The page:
The University of Bedfordshire has been awarded funds by the NSPCC and the Economic and Social Research Council (ESRC) to examine how we can better support healthy child development after sexual abuse.
Learning from the experts: young people’s perspectives on how we can support healthy child development after sexual abuse is one of four projects to have been commissioned by NSPCC and the ESRC to help find out what works to help children get back on track after abuse.
The University’s International Centre: researching child sexual exploitation violence and trafficking will investigate the mental health and wellbeing needs of young people who have experienced sexual abuse in adolescence. The researchers will work with young people who have experience of these issues – and their parents/carers and professionals working with them - to ascertain their perspectives on how to better identify and respond to their needs. Ultimately the University will create practical resources to help people affected by sexual abuse.
Dr Helen Beckett who will lead the research for Bedfordshire, along with Dr Camille Warrington and Dr Debra Allnock said: “We know that an experience of sexual abuse impacts mental health and well-being, however we are less clear about what should be done, and when, to try and address these impacts.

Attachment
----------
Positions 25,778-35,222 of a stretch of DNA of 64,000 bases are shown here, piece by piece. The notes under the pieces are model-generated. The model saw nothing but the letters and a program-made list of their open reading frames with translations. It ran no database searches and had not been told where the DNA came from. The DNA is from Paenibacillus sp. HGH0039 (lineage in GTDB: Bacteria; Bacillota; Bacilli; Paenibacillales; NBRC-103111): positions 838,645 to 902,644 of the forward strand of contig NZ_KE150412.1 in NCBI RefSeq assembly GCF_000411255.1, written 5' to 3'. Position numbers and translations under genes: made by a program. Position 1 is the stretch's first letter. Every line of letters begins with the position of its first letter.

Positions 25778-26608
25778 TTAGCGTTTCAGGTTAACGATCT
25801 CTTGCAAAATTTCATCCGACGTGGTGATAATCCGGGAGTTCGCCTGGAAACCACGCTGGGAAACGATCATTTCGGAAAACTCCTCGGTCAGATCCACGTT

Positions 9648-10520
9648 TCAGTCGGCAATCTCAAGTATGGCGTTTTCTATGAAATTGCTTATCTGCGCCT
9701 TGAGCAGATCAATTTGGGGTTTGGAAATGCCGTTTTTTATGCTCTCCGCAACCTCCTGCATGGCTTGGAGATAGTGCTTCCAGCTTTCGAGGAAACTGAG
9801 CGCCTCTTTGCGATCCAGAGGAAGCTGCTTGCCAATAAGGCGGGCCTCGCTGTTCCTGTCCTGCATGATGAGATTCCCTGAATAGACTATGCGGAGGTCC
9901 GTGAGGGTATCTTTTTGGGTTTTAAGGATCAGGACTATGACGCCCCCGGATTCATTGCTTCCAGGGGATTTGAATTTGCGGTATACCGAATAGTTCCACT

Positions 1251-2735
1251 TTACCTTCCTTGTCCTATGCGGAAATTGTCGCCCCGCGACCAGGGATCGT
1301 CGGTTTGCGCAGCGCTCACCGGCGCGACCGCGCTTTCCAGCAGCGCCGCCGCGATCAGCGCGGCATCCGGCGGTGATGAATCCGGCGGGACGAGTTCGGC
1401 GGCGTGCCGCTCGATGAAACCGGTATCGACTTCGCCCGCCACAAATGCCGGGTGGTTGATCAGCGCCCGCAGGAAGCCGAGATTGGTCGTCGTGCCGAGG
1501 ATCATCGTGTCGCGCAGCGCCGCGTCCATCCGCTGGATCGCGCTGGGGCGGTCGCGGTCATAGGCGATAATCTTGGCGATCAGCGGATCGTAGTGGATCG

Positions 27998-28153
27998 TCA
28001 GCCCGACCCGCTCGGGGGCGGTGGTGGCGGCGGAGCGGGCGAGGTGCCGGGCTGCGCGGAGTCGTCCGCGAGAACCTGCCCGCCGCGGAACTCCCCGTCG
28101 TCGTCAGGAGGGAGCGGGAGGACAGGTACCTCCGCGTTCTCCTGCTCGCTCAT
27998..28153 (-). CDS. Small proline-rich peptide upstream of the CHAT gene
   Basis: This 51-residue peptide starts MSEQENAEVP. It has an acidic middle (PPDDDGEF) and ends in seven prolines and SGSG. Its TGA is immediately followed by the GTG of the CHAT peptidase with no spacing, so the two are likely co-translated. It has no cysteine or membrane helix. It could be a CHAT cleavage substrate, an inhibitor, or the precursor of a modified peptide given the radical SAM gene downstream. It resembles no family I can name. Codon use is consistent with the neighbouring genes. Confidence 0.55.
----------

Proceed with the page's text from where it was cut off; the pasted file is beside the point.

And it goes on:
“This research will focus particularly on young people whose experience of sexual abuse occurred during adolescence as their needs are under-researched and we cannot assume that what works for someone who experiences sexual abuse as a younger child will work for someone who experiences it at a much older age.”
The other projects commissioned by the NSPCC and the ESRC are: Identifying and responding to the trauma of maltreated children, led by Dr John Devaney, Queen’s University Belfast; Resilience and vulnerability to childhood maltreatment in an 18-year longitudinal study of British children, led by Dr Andrea Danese, King’s College London; and Latent vulnerability, childhood maltreatment and mental health: Advancing theory and practice, led by Prof Eamon McCrory, UCL
Dr Beckett continued: “We are delighted to be awarded this grant, and particularly grateful for the funders’ willingness to invest in work that attempts to bring the voices of those affected by these issues into the centre of our efforts to respond to it.”
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